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AAFA to Launch Legwear Committee

Trade group picks up where the National Hosiery Association leaves off.

The American Apparel & Footwear Association will be adding a new layer to its organization — legwear.

The process to include a Legwear Committee in the AAFA roster for the first time will officially commence this month. The committee will help fill the void left by The Hosiery Association, which will be dissolved Dec. 31 after 108 years in operation.

THA’s demise comes at a time when domestic apparel, footwear and accessories companies have been impacted by increased globalization. Over the past couple of decades, the THA has been affected by economic volatility and offshore sourcing and production, as well as a host of international issues including shipping and compliance. The profile of the group’s membership also changed as companies downsized and diversified, selling both hosiery and non-hosiery products.

Kevin Burke, president and chief executive officer of the AAFA, said the merging of current and former THA member companies into the AAFA will offer a wide range of services that set the tone for global business such as supply chain management, green marketing, labeling logistics and internal and domestic rules in a regulatory environment.

“This will be a natural fit for everyone,” Burke said. “They will become part of a larger organization that will give them an amplified voice and a united political view of the legwear industry. It is our expectation that THA’s 25 members will joint the AAFA, and [we] hope those members who left over the years will see the value of joining the new committee at the AAFA. Two THA members will become AAFA board members and a new legwear person will be elected.”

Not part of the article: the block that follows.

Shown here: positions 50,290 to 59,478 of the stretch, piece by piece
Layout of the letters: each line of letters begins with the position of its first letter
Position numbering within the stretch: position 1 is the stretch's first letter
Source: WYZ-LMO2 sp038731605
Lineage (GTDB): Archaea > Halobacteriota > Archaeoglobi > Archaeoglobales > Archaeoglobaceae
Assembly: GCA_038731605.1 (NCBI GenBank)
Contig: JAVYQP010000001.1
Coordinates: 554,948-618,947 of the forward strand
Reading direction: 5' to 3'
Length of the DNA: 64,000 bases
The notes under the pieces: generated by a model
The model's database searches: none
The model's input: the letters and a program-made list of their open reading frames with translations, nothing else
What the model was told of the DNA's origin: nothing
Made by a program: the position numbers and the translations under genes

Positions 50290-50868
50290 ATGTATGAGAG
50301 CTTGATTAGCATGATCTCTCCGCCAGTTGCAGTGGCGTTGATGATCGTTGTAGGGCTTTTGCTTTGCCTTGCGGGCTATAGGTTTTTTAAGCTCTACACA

From a manufacturer’s perspective, Jerry Cook, vice president of government and trade at innerwear and legwear giant Hanesbrands Inc., said the consolidation will create solidarity.

“I think above all the number-one thing is this will bring all producers and brands together to [identify] what the issues are and how we can collectively be problem solvers,” Cook said. “There are fewer big companies and they are not all located together….What Kevin and the AAFA have done is combine the best of two worlds, and I think it’s great for everyone.”

Agreed Catherine Gold, owner of Goldbug, a maker of baby socks, who said the union will provide “better representation on many issues.

“The AAFA has great knowledge and expertise and a very large political voice and our voice will be significantly amplified,” said Gold.

“We are currently AAFA members and I’ve been extremely satisfied with the organization,” said Steve Mostofsky, president and ceo of TTI Global Resources, a supply chain management company specializing in legwear. “They have staffers who come from several government organizations; they have the connections, and they know who to talk to to get things done.”